Oh hot, dayyyym. This is definitely one of my sexiest looks.
Dec. 6, 2013.
Earlier today, I had an appointment to do my fifth and last (I hope) CT scan. This was the first I have ever done with an IV contrast… Things got hot. Let’s just leave it at that. For a quick second I thought I was going to faint – thankfully, I didn’t.
When that was over, I went to another part of the hospital building to pre-register for my operation. They took 7 valves of blood. Right now, my arms are black and blue. All over. I’ve been injected so many times this week, I can’t even count it with my fingers.
Thankfully after that, I got to enjoy the rest of my day.
I figured going to see a movie would be relaxing because there’s literally nothing else to do in Birmingham. So, we saw Best Man Holiday.
GREAT movie to see the day before my surgery. It was basically a story about a woman who died of cancer… Not okay.
Dad steupsed and left the theatre, while Aunty Chris and mom cried the whole way through. I, on the other hand, laughed. I don’t know why. Maybe it was to protect myself so I didn’t look weak. Whatever, moral of the story: It was the last movie I should have watched today.
Ever since, we’ve been at the hotel taking it easy. I read through the packets that the nurses gave me and the surgery sounds horrible. I’m petrified but I’m trying my hardest to fake being happy not only for my parents, but mostly for me. I find it easier when I trick myself into thinking that nothing is actually happening.
It scares me that I won’t have an appetite – I love eating. I’m frightened of having too many tubes in my body – between a chest tube, an arm and neck IV, a drain, and a urinary catheter, I don’t know which one freaks me out more.
I am also a person who loves control and independence. Not being able to control when I’m awake freaks me out. I’m uncomfortable with having people do any and everything for me. I like to do it myself. If the doctor takes out ribs, I won’t be able to do anything for a month. That’s a long time and I’m going to go crazy.
I don’t know if to be excited or scared. After all, this is going to be the first surgery I’ve ever done so I’m frightened, but I’m so happy to finally get this huge bitch out of my chest so I can breathe properly again.
Whatever, I’m over it.
This has gone on far too long and I just want to get rid of Hefty Helga. She needs to go.
I trust my surgeon and I know that the beautiful Alabamian nurses will take good care of me.
God has a plan. He always does. He would never put me in a situation that I cannot handle on my own. He always picks on the strongest people – I’m a trooper.
If I scar, then I’d just look 10 times more beautiful than any other woman on a beach. And I’m going to rock that scar like no one’s business.
Wish me luck.
I know my Grandma Teresa and Uncle Paul are watching over me. God is with me too. God is good and I’ll be in good hands.
Dec. 2, 2013.
My lungs feel pea-sized. I can’t breathe. I’m short of breath, and I’m hyperventilating.
Anytime I breathe too much air, shocking pains run through the upper left area of my back.
The altitude from the flight clearly didn’t work well with my left lung.
Helga, stop squishing it and let me breathe.
I’m so close to begging mom and dad to admit me to the hospital early, but I don’t want to freak them out.
I just take slow and steady breaths.
Dec. 3, 2013.
“I have 99 problems and a tumor is one…”
I’m making up my own lyrics that describe my story, and I am cracking myself up. I’m so excited to finally meet Dr. Cerfolio, the man who will save my life, that I begin having my own party in the patient room.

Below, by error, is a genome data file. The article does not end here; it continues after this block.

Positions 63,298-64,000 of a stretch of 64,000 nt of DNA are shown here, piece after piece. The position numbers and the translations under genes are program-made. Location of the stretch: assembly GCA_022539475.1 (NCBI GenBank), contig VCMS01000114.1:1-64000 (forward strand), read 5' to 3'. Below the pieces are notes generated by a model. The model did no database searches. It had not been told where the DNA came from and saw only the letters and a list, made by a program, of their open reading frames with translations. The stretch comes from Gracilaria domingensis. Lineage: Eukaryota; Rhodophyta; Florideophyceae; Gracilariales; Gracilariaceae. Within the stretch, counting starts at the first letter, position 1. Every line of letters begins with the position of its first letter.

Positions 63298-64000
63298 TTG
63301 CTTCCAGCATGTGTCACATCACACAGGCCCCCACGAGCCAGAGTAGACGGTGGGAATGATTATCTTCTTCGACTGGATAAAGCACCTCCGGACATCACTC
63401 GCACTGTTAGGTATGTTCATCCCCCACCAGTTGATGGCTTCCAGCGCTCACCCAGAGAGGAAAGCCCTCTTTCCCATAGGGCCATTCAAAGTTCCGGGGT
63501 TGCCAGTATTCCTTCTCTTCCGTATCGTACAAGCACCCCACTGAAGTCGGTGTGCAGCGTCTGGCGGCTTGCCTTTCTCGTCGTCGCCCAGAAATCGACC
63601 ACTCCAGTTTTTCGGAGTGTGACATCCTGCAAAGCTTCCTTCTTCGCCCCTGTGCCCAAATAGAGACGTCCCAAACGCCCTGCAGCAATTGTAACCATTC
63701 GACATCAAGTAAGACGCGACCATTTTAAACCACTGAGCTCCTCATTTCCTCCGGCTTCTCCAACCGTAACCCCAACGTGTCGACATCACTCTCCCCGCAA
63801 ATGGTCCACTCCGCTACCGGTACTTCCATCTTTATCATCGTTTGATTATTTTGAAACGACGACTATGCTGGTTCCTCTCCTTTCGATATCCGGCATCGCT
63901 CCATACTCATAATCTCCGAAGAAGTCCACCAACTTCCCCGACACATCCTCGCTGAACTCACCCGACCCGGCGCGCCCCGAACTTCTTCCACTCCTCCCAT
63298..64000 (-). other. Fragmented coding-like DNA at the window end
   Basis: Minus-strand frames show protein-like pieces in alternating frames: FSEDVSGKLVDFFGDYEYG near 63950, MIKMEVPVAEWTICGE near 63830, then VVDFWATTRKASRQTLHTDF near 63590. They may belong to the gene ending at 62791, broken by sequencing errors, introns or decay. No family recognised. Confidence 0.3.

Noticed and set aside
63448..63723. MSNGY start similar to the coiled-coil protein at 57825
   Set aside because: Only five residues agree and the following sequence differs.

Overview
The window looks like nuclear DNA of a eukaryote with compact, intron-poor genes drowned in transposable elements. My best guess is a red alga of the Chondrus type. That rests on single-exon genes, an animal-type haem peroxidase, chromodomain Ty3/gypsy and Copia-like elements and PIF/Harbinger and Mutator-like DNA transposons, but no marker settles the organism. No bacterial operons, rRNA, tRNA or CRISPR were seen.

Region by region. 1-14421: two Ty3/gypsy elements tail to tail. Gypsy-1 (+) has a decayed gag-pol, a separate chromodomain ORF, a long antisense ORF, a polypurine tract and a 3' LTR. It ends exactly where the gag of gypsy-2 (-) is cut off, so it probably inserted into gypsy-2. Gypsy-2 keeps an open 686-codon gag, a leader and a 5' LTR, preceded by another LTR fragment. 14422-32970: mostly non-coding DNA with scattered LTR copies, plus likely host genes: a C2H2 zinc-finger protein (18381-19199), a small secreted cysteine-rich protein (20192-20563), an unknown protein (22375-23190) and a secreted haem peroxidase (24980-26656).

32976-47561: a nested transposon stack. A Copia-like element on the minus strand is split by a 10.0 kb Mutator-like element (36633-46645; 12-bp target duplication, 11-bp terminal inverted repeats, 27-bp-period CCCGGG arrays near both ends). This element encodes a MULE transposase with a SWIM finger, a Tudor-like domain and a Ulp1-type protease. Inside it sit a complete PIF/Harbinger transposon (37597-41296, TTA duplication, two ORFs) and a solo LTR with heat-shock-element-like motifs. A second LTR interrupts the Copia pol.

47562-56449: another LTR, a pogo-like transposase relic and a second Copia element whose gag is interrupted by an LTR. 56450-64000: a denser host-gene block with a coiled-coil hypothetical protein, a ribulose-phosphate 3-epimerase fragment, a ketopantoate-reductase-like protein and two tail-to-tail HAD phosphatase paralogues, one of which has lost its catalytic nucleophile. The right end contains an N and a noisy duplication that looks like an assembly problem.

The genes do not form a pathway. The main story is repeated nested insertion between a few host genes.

He walks in and hugs me before doing anything else. Man, I love him already.
He pulls out a chart of the lung, starts circling things, writes what he thinks I may be diagnosed with and I stop listening. Not because it’s too much to handle, but because he knows his shit.
This man exudes confidence that I haven’t seen from any doctor I’ve visited so far.
I trust him already. He needs to take ribs out, I’ll gladly turn over and let him do what he needs to do. He’s the man.
Also, if models take their ribs out just to look skinnier, then who the hell am I?! Pshhh, I can do this!
Dec. 4, 2013.
Biopsy numero dos.
This time it’s different. They’re doing an EBUS, which is basically a bronchal scope. They go into the major bronchal airways with an ultrasound device and take lymph nodes out to get more samples of Helga, my tumor.
I lay in another hospital bed. This time I’m in a huge room with 7 medical nurses. Multiple screens surround my bed and I freak out a little.
“You have a rare case, huh?”
The pulmonologist walks into the room and says, “Why are you here? These tumors only exist in old, dying people.” Well, that could be taken as a good or a bad thing.
The nurses around me ask more questions and they’re all frowning. It certainly doesn’t make me feel any better. I sulk a bit and feel a little sorry for myself.
That quickly fades as I hear laughter behind me. The pulmonologist reads Dr. Cerfolio’s email out
loud. “There’s a beautiful 20-year-old girl who’s coming to you today. She’s very personable and ta
lks a lot. She’s precious.”
I smile knowing that I can make other people smile – even in such horrible situations.
I’m ready to rock and roll. I’m nervous, but ready.
Another IV? Another dose of the Twilight drug? I mean, I’m doing this like it’s my second job. I’m not saying that I particularly like it, I’m just getting more used to it.
Let’s do this.
Nov. 29, 2013
We have no idea what the future holds.
I have no surgeon, and I still don’t know what the hell Helga is.
My doctors help me look for a thoracic surgeon in a tertiary center who will be able to nail my case on the head.
We look at Emory, John Hopkins, Yale, Sloan Kettering, M.D. Anderson and every other hospital under the sun.
After hours and hours of searching, one man stands out like a swore thumb. His name is Dr. Cerfolio and he’s just the man I need.
We email him, explaining every single detail of my case.
We leave the doctor with hopes that Cerfolio will reply, but we really don’t expect anything much because it’s the day after Thanksgiving – everyone’s at home with their families.
“THANK YOU, JESUS.”
Mom runs into the kitchen crying. Some time soon, I expect her to kneel on the floor, look up at the sky, and shout crazy things. Haha, I’m kidding. She was just extremely happy and I understand why.
Dr. Cerfolio replied to our email asking for my documents and scans.
We’re in, baby.
I close my eyes and I thank God because he has a plan. He always does. Now, I’ll be in better care.
…To Alabama we go.
Nov. 28, 2013.